Northwest Arkansas remains one of the nation’s most economically dynamic regions, according to a new report, though a slip in the rankings from last year highlights critical needs around housing and infrastructure.
The Fayetteville-Springdale-Rogers metropolitan area came in at No. 34 in Heartland Forward’s Most Dynamic Metros, which factors in 2021 employment, wages, young business activity and other economic data. Heartland Forward is a Bentonville-based think tank that aims to foster economic development in the nation’s midsection.
Among those ranking higher were Austin (No. 4), Seattle (No. 14) and Denver (No. 33), while Dallas-Fort Worth (No. 57) and Kansas City (No. 126) fared worse.
Northwest Arkansas ranked No. 21 last year, which was up from No. 37 in 2020. The back-and-forth stems from Heartland Forward’s analysis of the cost of living, incorporating both inflation and purchasing power among all of the metros examined.
The region typically fares well in this comparison, but that advantage is slimming: NWA housing costs rose from 71.2% of the national average in 2019 to 75.5% in 2021, and the cost of utilities jumped from 79.4% of the national average to 83.2%. Overall cost of living was 93.3% of the national average in 2021.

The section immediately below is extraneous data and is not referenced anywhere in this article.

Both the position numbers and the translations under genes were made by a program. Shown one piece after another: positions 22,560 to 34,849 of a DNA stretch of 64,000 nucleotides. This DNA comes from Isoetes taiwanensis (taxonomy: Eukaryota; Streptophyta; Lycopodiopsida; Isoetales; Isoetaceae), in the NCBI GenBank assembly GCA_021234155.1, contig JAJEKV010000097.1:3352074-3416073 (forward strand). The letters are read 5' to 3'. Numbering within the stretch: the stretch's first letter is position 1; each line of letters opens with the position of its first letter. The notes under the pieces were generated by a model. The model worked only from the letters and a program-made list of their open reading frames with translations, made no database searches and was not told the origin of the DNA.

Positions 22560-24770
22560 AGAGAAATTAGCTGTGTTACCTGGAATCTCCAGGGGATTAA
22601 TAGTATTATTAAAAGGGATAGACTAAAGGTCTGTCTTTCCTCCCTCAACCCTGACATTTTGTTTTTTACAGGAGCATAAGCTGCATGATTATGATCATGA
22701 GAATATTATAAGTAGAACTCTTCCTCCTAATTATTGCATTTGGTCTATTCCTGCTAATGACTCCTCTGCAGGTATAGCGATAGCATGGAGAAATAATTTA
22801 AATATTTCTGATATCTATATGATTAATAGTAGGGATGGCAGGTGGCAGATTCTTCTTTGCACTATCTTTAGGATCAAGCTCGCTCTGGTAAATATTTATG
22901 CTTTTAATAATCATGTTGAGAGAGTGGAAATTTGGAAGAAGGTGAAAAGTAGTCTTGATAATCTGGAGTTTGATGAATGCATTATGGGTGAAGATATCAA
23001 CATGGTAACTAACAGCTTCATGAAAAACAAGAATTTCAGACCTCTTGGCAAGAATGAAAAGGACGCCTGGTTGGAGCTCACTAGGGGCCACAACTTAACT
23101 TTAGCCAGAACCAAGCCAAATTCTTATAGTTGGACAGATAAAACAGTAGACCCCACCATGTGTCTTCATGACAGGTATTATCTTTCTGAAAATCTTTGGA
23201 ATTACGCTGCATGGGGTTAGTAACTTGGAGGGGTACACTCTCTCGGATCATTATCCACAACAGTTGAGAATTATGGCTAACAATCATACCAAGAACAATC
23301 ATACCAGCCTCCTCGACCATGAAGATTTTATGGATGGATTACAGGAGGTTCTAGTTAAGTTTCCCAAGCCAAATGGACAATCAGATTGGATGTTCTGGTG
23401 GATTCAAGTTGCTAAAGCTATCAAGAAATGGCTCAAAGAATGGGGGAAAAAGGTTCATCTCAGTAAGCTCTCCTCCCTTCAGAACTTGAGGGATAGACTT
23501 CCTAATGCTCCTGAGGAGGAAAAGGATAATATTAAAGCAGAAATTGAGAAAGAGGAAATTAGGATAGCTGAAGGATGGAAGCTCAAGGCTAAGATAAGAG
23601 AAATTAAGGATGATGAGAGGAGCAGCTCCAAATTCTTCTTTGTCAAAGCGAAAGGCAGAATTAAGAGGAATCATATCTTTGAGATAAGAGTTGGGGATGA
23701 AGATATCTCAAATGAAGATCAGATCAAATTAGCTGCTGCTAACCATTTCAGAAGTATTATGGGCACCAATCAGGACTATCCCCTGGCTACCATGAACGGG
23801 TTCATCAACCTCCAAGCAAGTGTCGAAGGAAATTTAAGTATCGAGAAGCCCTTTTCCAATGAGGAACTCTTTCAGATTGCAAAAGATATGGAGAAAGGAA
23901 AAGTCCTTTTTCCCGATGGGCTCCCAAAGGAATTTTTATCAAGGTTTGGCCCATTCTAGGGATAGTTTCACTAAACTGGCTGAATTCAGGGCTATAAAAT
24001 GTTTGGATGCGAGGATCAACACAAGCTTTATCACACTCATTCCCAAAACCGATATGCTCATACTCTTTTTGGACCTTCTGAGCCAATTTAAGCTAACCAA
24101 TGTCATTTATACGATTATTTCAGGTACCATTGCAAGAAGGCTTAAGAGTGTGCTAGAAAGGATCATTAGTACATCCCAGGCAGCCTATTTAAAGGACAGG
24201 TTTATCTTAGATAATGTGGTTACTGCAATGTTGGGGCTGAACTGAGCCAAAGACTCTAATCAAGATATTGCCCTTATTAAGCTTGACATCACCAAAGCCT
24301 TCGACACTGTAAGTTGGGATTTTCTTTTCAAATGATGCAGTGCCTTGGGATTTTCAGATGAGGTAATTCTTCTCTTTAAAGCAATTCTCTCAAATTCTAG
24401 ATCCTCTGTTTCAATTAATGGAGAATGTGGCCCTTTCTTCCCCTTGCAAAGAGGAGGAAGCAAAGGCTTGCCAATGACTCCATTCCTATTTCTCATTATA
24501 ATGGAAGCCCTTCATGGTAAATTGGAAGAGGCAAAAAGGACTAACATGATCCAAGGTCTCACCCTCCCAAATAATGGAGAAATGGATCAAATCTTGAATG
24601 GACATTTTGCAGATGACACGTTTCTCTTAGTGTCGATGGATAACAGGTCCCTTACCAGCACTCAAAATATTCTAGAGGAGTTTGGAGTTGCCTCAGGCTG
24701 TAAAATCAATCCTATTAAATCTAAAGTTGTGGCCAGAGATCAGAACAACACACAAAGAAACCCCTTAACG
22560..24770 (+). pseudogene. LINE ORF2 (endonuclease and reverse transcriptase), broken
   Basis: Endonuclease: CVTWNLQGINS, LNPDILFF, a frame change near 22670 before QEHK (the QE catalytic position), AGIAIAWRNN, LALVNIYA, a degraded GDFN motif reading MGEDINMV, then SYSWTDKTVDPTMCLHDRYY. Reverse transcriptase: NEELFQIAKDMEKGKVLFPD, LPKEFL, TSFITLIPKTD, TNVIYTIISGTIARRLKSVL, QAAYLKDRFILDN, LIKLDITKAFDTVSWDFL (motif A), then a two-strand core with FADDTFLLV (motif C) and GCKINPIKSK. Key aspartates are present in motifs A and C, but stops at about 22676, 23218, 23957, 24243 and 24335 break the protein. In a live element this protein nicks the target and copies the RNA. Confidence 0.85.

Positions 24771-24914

“Fayetteville would have been in the Top 30 if not for rapidly rising costs. This metro area had the biggest jump in median home prices in the nation in 2022 and also experienced dramatic increases in utility costs,” the report stated. “After adjusting for inflation, Northwest Arkansas’ real economic gains were muted.”
Housing costs dragging down the region’s national rankings is nothing new. The Milken Institute, a global nonprofit think tank, pegged Northwest Arkansas at No. 94 in housing affordability in its 2022 “Best Performing Cities” report.
The new report highlights a consistent refrain from the Council: Northwest Arkansas is at an inflection point. Over several decades its residents have built an economically dynamic region that boasts world-class companies and amenities. Now the region can either become a victim of its own success, with rising costs and falling quality of life, or it can work intentionally and strategically, as it has in so many other arenas, to ensure that all residents benefit from its growth.
Housing and the transportation infrastructure needed by a soaring population therefore have become a primary focus of the Council’s work, including the start of its workforce housing center in 2021 with the help of the Walton Family Foundation. The center is working to promote attainable housing for a wide variety of incomes, such as by helping local officials update zoning policies and make them more consistent across the region.
“The region must act boldly to avoid the new urban crisis that is vexing regions from San Francisco and New York to Seattle, Denver, Austin and Nashville,” the Council wrote in its most recent regional strategy last year. But with a renewed focus on these challenges, “there is every reason to expect that Northwest Arkansas can avoid the pitfalls of the new urban crisis while generating a more inclusive and sustainable prosperity. The time to act is now.”